This is an especially exciting prospect when you consider that both Vladimir Coufal and Cresswell have consistently outperformed their expected assist totals, suggesting that our attackers are capable of finishing the chances they’re presented with. Raum’s xA per 90 this season is 0.37, more than double that of either Cresswell’s 0.12 or Coufal’s 0.13. If Raum were to join West Ham, he would almost certainly bring goals. And whilst this would obviously be dependent on him maintaining his exceptional performance levels in the Premier League, a significantly more challenging environment than the Bundesliga, his seamless transition from the second division in Germany to the top-flight should go some way to easing those concerns.

Often when you have a full-back who offers so much in attack, you might find that they’re a little lacking in defence, but this isn’t the case with Raum. This season, Raum has engaged in 5.82 defensive duels per 90 and has a very respectable success rate of 63.71%. Cresswell, in comparison, has taken part in an almost identical number of duels (5.34) but boasts a truly impressive 69% success rate. It should be said that whilst Raum is recording a worse defensive duel success rate than Cresswell, this is by no means bad as Cresswell has defended exceptionally well when called upon this season. Raum compensates for this comparative inferiority by intercepting effectively anyway, averaging 1.34 more possession-adjusted interceptions per 90 than Cresswell, resulting in the two players recording a similar number of successful defensive actions in each game (Raum = 7.51, Cresswell = 7.38).

The only area in which Cresswell truly trumps Raum is passing. This may sound a little strange given how productive the latter is in the final third but Raum’s overall passing accuracy is only 77.9%, whereas Cresswell, a much more reliable and frequent distributor, is recording four more passes per 90 with an increased accuracy of 83.3%. Cresswell’s most important role in this West Ham side is to progress the ball in build-up, and whilst Raum records almost two and a half less passes to the final third per 90, his accuracy of 72.8% is actually better than Cresswell’s (69%). This suggests that he does have the talent to pick out teammates in advanced areas and only has to work on being able to produce this more regularly in matches.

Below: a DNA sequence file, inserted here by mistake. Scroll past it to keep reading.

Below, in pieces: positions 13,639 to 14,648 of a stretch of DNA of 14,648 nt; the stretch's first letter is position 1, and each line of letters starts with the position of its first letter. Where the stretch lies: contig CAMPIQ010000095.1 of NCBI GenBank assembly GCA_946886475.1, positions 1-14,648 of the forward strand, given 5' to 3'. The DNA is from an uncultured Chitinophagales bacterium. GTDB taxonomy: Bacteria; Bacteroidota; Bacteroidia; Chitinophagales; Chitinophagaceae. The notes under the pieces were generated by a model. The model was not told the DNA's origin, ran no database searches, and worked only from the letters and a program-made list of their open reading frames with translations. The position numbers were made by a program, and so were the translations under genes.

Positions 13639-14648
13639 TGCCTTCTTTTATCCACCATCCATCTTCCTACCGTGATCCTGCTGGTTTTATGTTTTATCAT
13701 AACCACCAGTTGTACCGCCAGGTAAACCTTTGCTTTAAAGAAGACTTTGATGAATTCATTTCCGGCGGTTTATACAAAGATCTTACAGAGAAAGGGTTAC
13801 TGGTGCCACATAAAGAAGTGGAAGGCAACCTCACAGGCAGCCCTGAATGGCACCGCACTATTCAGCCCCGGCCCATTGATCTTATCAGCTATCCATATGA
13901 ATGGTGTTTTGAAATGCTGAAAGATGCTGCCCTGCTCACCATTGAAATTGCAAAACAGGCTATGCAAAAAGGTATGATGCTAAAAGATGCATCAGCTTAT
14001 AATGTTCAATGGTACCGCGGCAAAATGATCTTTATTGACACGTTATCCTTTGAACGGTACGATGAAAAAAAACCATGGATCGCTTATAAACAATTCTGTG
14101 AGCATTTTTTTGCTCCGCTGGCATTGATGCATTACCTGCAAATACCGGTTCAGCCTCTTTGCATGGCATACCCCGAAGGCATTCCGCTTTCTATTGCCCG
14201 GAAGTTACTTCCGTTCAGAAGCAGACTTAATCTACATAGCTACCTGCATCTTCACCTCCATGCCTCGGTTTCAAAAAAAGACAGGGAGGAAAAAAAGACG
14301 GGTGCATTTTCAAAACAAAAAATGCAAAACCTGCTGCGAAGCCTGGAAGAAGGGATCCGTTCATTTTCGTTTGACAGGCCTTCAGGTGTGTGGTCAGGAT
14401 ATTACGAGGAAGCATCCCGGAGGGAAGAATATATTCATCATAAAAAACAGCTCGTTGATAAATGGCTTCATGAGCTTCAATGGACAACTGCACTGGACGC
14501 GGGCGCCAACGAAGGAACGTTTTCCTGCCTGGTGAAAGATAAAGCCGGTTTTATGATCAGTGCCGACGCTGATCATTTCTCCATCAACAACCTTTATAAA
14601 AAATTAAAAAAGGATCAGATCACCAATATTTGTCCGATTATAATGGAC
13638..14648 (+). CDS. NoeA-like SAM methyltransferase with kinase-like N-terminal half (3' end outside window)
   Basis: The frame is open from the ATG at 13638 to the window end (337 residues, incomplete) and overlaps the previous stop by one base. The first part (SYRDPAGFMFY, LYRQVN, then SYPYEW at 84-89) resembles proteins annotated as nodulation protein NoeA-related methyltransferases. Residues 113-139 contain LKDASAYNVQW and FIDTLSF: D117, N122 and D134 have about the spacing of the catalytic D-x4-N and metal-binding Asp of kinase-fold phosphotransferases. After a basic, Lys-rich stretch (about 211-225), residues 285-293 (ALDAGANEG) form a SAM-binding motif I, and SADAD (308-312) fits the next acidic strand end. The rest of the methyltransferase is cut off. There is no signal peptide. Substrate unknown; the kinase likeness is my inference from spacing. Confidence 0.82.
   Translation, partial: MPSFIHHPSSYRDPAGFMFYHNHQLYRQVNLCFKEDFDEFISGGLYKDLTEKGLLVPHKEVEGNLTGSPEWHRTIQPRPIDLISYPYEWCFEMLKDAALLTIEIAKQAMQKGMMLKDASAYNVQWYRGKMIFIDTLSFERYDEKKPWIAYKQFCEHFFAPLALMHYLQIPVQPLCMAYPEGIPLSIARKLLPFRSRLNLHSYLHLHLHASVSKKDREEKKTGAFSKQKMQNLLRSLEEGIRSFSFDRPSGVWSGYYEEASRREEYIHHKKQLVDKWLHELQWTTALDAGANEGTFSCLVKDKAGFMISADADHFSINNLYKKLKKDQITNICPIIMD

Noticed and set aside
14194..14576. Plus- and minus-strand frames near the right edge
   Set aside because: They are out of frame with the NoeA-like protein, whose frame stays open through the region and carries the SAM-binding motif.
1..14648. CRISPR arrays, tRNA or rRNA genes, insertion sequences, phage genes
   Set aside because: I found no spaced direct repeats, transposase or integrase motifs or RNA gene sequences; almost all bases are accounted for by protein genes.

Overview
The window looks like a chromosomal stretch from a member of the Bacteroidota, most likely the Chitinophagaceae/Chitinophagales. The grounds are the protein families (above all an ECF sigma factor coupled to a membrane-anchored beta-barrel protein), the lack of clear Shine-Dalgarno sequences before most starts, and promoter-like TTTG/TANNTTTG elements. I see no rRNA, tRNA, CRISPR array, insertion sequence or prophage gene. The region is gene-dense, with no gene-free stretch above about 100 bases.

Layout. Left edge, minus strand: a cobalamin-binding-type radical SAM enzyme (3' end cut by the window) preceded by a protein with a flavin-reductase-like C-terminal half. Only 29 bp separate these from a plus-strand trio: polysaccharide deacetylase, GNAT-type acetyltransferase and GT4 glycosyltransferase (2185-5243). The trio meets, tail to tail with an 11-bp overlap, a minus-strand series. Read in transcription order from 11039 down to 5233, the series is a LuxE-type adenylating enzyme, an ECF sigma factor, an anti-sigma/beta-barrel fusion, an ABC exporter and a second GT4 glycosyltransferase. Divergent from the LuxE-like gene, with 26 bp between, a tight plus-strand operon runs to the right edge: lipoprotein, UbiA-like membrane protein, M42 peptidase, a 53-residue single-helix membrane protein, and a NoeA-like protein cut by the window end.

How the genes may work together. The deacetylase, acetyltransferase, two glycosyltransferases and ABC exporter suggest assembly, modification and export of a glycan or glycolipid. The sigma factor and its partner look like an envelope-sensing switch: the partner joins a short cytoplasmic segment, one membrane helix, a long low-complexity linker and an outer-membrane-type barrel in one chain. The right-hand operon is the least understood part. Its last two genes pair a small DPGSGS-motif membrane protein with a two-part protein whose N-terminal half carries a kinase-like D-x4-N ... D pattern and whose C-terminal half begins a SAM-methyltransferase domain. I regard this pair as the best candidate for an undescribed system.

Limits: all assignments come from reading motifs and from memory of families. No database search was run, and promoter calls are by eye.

The biggest concern with Raum’s passing is actually his somewhat alarming 83.8% short pass completion over the course of the last calendar year, which places him in the bottom 9% of full-backs in Europe's top five leagues. Cresswell, on the other hand, completes 90.5% of his short passes, placing him in the top 25%. In a team that sometimes struggles to play out from the back, this composure and ability to play in tight spaces is invaluable. But perhaps it’s important to remember that Raum is playing in a league where the average number of possession-adjusted team pressures (155.26) is considerably higher than in the Premier League (144.26). So, in theory, he’d have slightly more time to think before making a pass in England…

The overall picture is hugely positive. Raum is a wonderful attacking left-back that gives up little defensively despite flying forwards to great effect so often. He's comfortable playing in a four or at wing-back in a five and given that he's only halfway through his first season in top-flight football, the sky is the limit.


Jack’s Rating: A
David Raum is one of the most exciting young full-backs in the world. His productivity in the final third is impossible to ignore and given that this is only his first season in the top-flight, there’s still so much room for him to blossom from here. With his value still considered to be fairly reasonable, going early here could leave us sorted in the left-back position for years to come.

Callum’s Rating: A
At just 23, Raum's proven himself to be a competent defender in the top flight, handling the step up as though it didn't exist, and his productivity speaks for itself. With time very much on his side his ceiling is high and we'd be wise to get in there before bigger clubs come knocking.